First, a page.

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Jul 2009 Newsletter
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The RWD Newsletter
July 2009

In this edition:


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Cultural Exchange (Part 5)

Premarital Agreements

How to Write a Love Letter

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Cultural Exchange

Part 5
First visit to America

When we have a girlfriend, fiancée, friend or a relative coming to the United States for the first time, each of us thinks of what to do or what to show to impress the visitor. How do we arrive at what that might be? Is it based on personal interests, perhaps from conversations with that person or just what others show tourists? Is it culture, or action, or physical characteristic or…? What is it about your home, your state whether it is East Coast, Midwest or West Coast that you believe will capture the attention of a Russian woman?

I was very happy to have my mother recently fly to America for the fist time. Since she is already widely traveled in foreign land, I knew it would be a challenge to surprise her, but I still tried. I showed her the beauty of Minnesota lakes and nature; the buzzing life of Minneapolis skyways; Guthrie Theatre with its majestic “Endless Bridge” overlooking Mississippi river; stately St. Paul Capitol… I thought to show her all of the things that a first time visitor to the Twin Cities might want to say they have seen.

Oddly, it was not any of these experiences that made as large an impression as the simple act of driving back home through neighborhood streets. We saw big, colorful signs that immediately caught my mother’s attention with their variety and they produced new terms for her: yard sale and garage sale. A few minutes later we came upon another, where the entire family, big and small, was out in the garage with hanging clothing on racks, displaying baby toys, some furniture items, etc. We were compelled to stop and go look - there was no way my mom could pass on the opportunity to explore what they had for sale, to find great deals and to communicate with the very friendly owners. She happily listened to the stories of how each thing was acquired, why it was so dear to the owner and the reasons they had to sell it. She then shared her experiences in post soviet era Russia where they would become excited about second hand clothing brought there from “across the border”, all with different styles and fashions, and about Soviet and later Russian commission stores. Not willing to throw good things away and with a prospect of getting some value back, mom and dad would always take their used items there. The similarities ended here, however, as they would never see the buyer, share the special story of the thing and give them a discount just because they wanted it to go to “good hands”. In what seemed like an instant, nearly an hour had passed and we good-bye.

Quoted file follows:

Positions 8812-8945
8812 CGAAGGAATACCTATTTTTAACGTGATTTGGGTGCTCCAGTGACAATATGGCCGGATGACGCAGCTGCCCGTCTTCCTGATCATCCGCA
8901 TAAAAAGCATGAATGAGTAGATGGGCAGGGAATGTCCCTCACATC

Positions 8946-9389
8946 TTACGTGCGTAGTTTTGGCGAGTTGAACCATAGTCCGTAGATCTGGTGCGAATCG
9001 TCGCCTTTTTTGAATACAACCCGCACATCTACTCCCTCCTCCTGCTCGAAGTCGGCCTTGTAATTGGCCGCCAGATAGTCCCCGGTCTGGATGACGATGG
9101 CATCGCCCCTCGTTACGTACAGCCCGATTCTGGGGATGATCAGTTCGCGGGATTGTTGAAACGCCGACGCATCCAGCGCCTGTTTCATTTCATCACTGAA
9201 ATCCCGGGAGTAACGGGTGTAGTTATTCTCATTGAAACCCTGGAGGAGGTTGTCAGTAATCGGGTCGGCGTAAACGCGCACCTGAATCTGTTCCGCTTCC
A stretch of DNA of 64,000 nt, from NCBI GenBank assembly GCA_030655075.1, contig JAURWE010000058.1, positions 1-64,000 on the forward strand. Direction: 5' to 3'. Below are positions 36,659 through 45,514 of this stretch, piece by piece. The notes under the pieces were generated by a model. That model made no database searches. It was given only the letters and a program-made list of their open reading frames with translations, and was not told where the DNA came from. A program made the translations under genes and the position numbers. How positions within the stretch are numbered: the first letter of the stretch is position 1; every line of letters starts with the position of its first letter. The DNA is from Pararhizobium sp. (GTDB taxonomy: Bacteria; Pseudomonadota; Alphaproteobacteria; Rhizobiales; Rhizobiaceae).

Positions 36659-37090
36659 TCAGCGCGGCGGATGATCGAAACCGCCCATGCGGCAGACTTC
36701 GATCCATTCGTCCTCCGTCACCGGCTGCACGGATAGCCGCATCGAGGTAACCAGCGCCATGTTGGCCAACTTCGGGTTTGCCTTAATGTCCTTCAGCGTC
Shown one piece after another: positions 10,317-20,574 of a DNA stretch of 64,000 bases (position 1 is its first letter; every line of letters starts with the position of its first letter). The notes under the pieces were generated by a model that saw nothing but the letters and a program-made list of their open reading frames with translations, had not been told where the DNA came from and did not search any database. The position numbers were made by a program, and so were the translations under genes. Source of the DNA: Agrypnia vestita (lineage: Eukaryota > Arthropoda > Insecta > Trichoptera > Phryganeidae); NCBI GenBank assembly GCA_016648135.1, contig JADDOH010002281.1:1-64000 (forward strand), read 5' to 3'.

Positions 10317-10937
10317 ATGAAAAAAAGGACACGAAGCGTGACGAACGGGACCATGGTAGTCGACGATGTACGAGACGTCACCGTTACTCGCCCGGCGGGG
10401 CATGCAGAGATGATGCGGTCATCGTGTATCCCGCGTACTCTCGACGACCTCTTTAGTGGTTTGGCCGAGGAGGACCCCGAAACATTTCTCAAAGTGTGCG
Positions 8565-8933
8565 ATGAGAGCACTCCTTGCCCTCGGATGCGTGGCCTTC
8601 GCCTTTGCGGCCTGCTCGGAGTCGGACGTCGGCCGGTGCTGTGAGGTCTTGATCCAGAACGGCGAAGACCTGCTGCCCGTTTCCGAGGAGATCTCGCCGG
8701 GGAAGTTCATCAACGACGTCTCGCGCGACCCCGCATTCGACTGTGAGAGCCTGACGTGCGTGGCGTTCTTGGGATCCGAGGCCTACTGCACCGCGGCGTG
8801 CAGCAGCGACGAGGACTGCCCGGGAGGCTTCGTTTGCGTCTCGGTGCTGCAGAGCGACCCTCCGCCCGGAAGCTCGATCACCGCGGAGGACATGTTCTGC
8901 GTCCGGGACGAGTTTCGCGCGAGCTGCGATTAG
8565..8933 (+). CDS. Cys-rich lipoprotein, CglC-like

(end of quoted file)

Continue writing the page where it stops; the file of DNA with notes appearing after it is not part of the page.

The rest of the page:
The first question I heard from mom the very next morning was not about Mall of America or the renowned Sculpture Garden, but about going to another garage sale. Whether a Russian or an American, we all love finding deals and meeting interesting new people. Where many will look for the dazzling lights of a fancy marquee or the prestigious neighborhood to drive past, we discovered that, of all things, garage sales are all about that and being an integral part of an American culture that allow people, regardless of circumstance, to connect on a personal level. My mother’s experience proved to me that these neighborhood sales truly are something to see and experience.

Tamara von Schmidt-Pauli at RussianWomenDiscussion.comTamara von Schmidt-Pauli is a native of St. Petersburg Russia who has been visiting, and living in, the United States and Canada since 2002. She holds bachelors and masters degrees, with honors, covering teaching of language and translation and currently resides in the greater Minneapolis area. Tamara is affiliated with Prime Language Services (

Premarital Agreements

Plan for a happy marriage, but be ready to protect your assets (or value of Premarital Agreements).

As a bilingual Immigration Attorney (Russian and English), I have assisted numerous couples with their Fiancée Visas, Spousal or Immigrant Visas and Green Cards. In other cases, I have provided confidential certified legal translations of important legal documents, including Premarital Agreements (or prenuptial agreements).

In my practice, I have observed at least several instances of FSU women brought to the United States on Fiancée visas with plans to marry in the USA, who had an advance notice of a Premarital Agreement, and who later tried to back off and refused to sign the agreement, or insisted on making significant changes to the agreement shortly before marriage in the USA.